This plugin has been closed as of October 2, 2018 and is not available for download. This closure is permanent. Reason: Guideline Violation.


November 24, 2018
I downloaded this plugin for my site and it’s useless. I think a child wrote it. The concept is juvenile. Keep a list of bad plugins and warn if you install one? then they want a license for it? what a bunch of junk. What people will do to make a buck.
November 13, 2017 1 reply
Installed and tested this plugin out. Wasn’t really impressed with what it does. I guess it may be ok for some people but I feel like it’s a waste of resources to install this on my wordpress site, it doesn’t actively provide any protection, just tells me that something is bad. Maybe it’s just the authors continued bashing of every competitor in the security industry that turns me off. Why isn’t the author doing more to help with the security community instead of bashing everyone? I briefly visited the blog related to the plugin – Just not a very professional company to deal with if you ask me.
September 3, 2016 2 replies
There are some issues with this plugin: 1) Since the plugin must be updated in order for it to detect vulnerabilities, and there haven’t been any new vulnerabilities added in nearly 4 months, this isn’t currently very useful as a security plugin. 2) Since users must update the plugin for it to be able to detect new vulnerabilities, chances are that they’ve already installed the security fix to the vulnerable plugin by the time this plugin informs them of the issue. Essentially, this plugin is redundant. 3) The plugin includes the list of vulnerabilities directly in the plugin files, which causes some hosting providers falsely to flag the plugin itself as malicious. For now, I’m finding a combination of Wordfence and Plugin Security Scanner to be more effective, since they both run scans automatically on a daily basis and send email notifications if issues are found. Among many other security features, Wordfence scans plugin files and compares them to the original versions from the official WordPress repository. It generates alerts if any plugins are out of date, and it shows the changes to the files so site admins can easily see whether they were manually done, or whether they are indeed malicious. It also checks for signatures of known malicious files, and scans file contents as well as the database for backdoors, trojans, and suspicious code. As for Plugin Security Scanner, it determines whether any plugins have security vulnerabilities by looking up details in the WPScan Vulnerability Database. I think this is more effective than including the list of vulnerabilities directly in the plugin files, as this plugin does, since the onus isn’t on site admins to update the plugin each time new vulnerabilities are added, and since issues can be found faster thanks to daily automatic scans.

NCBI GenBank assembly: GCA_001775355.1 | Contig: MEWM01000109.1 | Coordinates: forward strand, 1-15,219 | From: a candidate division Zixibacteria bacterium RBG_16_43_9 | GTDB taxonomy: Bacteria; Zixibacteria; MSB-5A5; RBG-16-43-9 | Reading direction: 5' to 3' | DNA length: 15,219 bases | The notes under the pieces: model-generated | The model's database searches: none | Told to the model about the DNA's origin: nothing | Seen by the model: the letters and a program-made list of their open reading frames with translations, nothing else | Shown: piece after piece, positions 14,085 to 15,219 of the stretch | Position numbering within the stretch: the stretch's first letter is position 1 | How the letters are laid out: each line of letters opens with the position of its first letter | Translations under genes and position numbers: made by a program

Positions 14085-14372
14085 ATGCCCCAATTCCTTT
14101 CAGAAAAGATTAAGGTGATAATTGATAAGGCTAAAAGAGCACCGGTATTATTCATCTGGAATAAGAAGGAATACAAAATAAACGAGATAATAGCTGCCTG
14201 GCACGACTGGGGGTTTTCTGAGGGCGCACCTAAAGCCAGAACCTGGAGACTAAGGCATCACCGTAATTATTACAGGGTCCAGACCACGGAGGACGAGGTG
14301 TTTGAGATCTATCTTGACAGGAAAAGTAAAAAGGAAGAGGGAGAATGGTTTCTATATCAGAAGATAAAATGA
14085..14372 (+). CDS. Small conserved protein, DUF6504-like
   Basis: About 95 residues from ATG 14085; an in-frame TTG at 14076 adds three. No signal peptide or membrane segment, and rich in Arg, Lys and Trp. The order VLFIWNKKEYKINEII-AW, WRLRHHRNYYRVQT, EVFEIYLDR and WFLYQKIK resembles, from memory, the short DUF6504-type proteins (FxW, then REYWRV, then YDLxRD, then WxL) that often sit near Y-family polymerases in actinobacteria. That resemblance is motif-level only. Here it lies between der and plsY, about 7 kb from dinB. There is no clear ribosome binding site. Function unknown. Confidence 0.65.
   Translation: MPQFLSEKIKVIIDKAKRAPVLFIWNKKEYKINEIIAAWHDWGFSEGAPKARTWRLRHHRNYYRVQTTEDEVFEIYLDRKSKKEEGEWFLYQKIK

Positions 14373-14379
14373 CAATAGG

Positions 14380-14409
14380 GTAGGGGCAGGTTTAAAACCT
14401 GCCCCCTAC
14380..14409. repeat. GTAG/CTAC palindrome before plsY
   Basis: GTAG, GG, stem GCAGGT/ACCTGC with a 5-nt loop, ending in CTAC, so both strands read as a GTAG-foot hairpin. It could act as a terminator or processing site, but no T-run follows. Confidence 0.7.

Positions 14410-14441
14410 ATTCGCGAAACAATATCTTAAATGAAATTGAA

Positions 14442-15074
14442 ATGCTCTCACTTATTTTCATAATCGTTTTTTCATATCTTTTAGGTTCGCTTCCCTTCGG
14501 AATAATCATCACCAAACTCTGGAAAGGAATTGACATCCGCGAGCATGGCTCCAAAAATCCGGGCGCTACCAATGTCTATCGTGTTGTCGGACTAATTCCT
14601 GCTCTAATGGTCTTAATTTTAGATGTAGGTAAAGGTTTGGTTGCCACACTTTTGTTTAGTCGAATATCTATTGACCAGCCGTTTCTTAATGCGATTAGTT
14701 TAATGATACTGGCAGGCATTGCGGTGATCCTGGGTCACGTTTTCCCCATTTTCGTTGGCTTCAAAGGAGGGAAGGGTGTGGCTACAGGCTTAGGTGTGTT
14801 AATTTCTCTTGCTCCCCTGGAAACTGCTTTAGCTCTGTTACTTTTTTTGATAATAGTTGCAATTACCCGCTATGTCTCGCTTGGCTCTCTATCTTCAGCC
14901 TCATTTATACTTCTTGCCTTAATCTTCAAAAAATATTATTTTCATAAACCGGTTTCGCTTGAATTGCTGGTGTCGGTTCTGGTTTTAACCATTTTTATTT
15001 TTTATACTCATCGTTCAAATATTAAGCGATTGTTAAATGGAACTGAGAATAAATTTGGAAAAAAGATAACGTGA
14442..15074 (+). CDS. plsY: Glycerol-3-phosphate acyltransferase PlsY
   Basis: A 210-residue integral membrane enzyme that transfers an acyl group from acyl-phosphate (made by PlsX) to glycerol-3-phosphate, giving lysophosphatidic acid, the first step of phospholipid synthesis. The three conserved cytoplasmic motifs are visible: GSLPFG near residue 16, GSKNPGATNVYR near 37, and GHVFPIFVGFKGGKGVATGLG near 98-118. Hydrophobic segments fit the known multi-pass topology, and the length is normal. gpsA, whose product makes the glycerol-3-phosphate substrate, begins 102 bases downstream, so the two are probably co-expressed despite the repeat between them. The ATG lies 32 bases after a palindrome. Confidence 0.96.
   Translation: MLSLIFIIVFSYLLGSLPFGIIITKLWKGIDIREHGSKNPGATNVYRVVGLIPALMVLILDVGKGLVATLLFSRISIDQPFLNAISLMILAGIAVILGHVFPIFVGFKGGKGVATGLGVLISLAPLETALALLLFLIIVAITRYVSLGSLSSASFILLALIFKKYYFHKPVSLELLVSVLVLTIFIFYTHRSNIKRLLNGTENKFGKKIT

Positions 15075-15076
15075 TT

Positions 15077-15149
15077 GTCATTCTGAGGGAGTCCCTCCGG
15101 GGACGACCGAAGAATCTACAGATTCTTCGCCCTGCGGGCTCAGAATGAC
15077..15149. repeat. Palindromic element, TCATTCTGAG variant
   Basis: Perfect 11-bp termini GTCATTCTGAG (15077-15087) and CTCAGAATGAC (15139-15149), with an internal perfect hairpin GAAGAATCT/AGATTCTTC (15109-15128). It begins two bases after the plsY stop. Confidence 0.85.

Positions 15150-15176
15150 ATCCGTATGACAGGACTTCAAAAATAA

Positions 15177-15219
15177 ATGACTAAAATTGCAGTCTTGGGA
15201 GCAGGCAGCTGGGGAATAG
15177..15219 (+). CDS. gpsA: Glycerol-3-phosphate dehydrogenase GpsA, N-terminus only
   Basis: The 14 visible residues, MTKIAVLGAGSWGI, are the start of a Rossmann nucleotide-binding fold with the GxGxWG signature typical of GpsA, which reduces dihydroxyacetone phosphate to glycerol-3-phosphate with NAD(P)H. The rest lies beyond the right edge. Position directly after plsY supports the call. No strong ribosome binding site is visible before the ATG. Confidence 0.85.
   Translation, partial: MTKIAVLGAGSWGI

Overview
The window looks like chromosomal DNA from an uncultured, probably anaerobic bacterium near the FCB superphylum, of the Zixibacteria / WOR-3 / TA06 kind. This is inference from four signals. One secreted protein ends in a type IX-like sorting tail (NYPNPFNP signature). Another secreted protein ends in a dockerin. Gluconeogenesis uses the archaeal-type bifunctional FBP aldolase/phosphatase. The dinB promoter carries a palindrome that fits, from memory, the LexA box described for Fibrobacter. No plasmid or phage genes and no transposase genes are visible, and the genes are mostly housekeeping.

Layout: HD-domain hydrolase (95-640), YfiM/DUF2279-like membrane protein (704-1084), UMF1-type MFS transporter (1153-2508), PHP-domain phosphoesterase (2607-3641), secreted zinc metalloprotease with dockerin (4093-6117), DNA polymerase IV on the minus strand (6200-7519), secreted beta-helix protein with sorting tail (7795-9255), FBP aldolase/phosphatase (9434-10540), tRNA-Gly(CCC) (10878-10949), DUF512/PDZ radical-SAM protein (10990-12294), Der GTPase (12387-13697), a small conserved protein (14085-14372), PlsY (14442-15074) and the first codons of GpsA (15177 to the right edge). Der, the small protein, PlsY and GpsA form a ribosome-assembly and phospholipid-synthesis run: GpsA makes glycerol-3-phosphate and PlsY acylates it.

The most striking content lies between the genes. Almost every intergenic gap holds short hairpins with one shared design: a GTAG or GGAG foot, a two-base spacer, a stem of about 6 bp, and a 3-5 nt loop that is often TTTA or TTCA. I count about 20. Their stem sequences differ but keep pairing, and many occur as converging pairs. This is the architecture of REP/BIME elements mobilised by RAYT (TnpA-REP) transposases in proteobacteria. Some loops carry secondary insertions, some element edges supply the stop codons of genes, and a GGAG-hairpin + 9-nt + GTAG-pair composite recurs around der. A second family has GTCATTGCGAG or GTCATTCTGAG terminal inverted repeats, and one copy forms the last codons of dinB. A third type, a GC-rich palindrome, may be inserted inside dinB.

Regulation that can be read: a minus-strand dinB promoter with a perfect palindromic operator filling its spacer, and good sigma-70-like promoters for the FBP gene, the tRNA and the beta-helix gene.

September 3, 2016
This is an absolutely essential plugin which should be built in to Wordpress itself frankly to warn people that the plugins they are using contain exploits. I own a hosting company and much of our work is helping customers recover from hacked installs of Wordpress, Joomla, Magento or whatever software they’ve installed years previously but never updated. Wordpress, being used by apparently 25% of the world’s websites is a particular target. I’m giving it 4/5 only because the signatures of each vulnerable plugin this tracks in the plugin’s /vulnerabilities/ folder do themselves trigger false positive reports in server side exploit tools such as the very commonly used cxs by If those were stored in such a way that cxs wouldn’t report them then this gets 5/5.
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Contributors & Developers

“Plugin Vulnerabilities” is open source software. The following people have contributed to this plugin.